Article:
by Sukanya GargMay 12, 2020
The exhibition Fly Me to the Moon. The Lunar Landing, 50 Years Later at the Museum der Moderne Salzburg is celebrating the golden jubilee of the first moon landing, which took place on July 20, 1969, when Commander Neil Armstrong became the first person to ever set foot on the lunar surface. While his was a more physical journey on the moon, artists across the world throughout time have traversed the lunar realm in their creative works. The lunar luminescence has been a constant muse, affecting, and inspiring directly people’s emotions, energies, and pursuits.
The exhibition (which opened on July 20, 2019), then is a voyage into the history of creative outputs inspired by the moon. Including around 280 exhibits, the show is an amalgamation of historical narratives, scientific documentation and photographs along with artworks that include paintings, video works, multimedia installations and prints and photos.
The exhibition focuses on visual art from the 20th and 21st century, complemented by excursions into the history of science, literature, and music from the 17th century to the present. Thematically, the exhibition is divided into three sections - the first related to the investigation of the moon, its surface, and its influence over man and nature; the second being the conquest of the moon, with the drama and heroics of space travel; and the third surveying how human perspectives on the moon have shifted, with utopian projects for lunar colonies, the cultural discourse on earth’s pull and zero gravity, and the growing understanding of how sensitive our home planet’s climate is.
According to Thorsten Sadowsky, the director of Museum der Moderne Salzburg, “The moon has exerted an enormous fascination on humans for millennia, and in this exhibition, we use the anniversary of the lunar landing as an opportunity to explore how the moon and the voyage to it as a theme and challenge to the imagination has inspired artists for centuries. Seeing the earth from space for the first time created an unprecedented awareness of the fragility of our existence; the blue planet itself became a key emblem of life and its vulnerability, with a correspondingly large presence in visual art.”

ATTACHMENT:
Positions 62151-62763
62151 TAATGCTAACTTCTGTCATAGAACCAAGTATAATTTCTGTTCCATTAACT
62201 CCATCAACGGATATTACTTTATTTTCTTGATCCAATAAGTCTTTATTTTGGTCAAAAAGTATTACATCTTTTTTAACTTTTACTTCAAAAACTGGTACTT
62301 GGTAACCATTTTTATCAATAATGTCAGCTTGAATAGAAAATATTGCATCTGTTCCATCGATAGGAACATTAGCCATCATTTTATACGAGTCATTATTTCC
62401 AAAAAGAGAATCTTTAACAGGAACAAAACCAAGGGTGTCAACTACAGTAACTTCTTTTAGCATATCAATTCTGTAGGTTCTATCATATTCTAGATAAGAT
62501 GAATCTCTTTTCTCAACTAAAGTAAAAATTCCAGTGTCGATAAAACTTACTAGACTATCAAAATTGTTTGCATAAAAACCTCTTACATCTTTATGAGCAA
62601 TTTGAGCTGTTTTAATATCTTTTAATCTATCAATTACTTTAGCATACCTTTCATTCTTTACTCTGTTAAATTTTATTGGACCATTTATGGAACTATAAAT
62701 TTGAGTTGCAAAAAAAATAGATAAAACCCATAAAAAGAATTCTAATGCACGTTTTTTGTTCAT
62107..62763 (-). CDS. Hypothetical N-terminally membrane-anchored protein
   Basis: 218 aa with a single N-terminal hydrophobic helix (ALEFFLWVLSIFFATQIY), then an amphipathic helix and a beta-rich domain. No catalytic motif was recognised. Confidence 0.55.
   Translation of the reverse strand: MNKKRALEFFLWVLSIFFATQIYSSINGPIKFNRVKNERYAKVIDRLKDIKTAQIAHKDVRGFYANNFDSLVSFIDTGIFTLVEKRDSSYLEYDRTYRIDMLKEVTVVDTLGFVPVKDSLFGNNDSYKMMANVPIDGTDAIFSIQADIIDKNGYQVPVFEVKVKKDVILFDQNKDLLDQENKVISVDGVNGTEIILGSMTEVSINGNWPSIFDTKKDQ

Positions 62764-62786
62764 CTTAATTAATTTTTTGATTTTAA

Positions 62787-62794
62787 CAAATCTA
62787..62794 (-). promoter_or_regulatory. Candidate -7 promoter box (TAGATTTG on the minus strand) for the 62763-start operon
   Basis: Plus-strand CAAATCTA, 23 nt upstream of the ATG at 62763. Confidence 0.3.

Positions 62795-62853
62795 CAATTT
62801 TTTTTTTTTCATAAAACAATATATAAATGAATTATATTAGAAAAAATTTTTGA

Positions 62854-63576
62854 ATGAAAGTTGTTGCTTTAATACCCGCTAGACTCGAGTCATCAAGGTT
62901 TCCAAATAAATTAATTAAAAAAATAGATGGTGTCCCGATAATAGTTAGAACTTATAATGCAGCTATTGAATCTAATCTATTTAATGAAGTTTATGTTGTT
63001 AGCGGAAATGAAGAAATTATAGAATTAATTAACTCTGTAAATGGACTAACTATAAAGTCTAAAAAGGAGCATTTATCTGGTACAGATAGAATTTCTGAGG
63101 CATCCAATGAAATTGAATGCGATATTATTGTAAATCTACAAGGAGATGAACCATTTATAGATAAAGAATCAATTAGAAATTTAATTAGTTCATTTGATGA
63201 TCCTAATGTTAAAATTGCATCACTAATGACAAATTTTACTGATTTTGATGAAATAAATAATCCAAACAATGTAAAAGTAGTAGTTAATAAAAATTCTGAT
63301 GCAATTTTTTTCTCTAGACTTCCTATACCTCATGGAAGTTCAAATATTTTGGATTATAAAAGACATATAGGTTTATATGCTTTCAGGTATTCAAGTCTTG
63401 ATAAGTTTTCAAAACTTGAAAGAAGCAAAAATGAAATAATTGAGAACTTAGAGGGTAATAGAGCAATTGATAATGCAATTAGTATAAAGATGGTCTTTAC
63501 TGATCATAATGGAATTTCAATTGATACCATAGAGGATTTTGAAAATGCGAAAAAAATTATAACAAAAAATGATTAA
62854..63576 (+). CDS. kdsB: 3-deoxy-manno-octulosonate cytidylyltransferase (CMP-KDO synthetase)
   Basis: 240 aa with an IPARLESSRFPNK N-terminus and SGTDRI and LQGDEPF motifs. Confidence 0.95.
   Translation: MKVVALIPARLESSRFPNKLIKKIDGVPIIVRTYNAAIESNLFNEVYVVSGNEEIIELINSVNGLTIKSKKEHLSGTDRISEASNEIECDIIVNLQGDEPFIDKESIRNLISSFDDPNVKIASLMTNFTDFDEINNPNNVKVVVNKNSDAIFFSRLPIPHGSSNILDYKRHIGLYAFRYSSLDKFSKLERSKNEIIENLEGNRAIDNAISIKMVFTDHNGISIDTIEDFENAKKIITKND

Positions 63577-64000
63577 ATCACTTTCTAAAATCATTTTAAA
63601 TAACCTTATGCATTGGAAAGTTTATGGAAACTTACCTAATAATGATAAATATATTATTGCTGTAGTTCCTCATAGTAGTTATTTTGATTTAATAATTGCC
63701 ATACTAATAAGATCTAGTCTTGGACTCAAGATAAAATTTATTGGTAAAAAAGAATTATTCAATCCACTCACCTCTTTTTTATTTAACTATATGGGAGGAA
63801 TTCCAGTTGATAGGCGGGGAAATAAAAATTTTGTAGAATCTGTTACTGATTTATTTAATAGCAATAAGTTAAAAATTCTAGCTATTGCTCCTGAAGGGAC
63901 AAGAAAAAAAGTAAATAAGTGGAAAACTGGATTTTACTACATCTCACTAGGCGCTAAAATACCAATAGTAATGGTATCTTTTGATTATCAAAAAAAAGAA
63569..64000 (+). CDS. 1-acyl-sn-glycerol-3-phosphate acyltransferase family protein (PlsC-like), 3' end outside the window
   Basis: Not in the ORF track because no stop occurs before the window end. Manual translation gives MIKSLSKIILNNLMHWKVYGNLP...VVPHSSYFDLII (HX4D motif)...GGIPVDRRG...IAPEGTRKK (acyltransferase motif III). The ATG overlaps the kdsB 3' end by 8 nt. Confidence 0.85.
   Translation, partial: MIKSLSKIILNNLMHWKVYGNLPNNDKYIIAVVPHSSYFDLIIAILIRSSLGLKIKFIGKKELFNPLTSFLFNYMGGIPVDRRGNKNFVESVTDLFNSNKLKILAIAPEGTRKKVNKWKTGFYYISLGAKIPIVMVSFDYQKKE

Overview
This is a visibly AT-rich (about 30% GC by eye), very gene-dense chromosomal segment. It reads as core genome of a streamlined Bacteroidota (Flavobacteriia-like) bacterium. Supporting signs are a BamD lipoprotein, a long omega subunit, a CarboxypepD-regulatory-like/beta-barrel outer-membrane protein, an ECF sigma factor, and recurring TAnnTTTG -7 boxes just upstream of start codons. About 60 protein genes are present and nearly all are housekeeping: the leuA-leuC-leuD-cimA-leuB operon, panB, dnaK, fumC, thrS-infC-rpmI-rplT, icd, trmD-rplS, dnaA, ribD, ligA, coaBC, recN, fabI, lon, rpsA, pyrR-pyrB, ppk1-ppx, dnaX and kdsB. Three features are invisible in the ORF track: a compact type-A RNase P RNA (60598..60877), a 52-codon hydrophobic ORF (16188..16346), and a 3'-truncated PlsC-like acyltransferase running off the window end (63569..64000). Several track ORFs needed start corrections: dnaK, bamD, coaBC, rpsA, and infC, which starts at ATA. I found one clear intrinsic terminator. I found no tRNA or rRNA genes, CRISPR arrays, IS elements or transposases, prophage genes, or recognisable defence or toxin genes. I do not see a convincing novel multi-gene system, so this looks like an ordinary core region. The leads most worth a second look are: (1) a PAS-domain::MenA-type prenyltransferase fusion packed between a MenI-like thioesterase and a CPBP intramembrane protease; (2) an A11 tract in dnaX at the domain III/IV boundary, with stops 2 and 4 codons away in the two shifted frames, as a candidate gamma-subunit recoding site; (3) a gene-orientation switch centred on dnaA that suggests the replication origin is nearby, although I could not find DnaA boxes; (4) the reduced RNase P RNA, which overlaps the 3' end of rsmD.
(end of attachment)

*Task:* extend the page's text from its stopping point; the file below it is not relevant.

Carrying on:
Perhaps then, it may be no surprise if a visit to the show brings back the faint melody of Sinatra cooing, “Fly me to the moon, Let me play among the stars …”.
The exhibition has been conceptualised by Cathérine Hug from Kunsthaus Zürich and co-curated by Thorsten Sadowsky with Christina Penetsdorfer and Tina Teufel from the Museum der Moderne Salzburg.
Most of the works in the exhibition have come from the art collection of Kunsthaus Zürich, complemented with a selection from the Museum der Moderne Salzburg. Some others have been loaned from other institutions, including the Ekaterina Cultural Foundation, Moscow; the Berliner Sparkasse; the Bröhan-Museum Berlin, Landesmuseum für Jugendstil, Art Deco und Funktionalismus; the Fondation Beyeler in Riehen/Basel; the Tate, London; the UBS Art Collection, Zurich; the Zabludowicz Collection, London; the Österreichische Nationalbibliothek; and several private collectors.
The exhibition is on display at the Museum der Moderne Salzburg until November 3, 2019.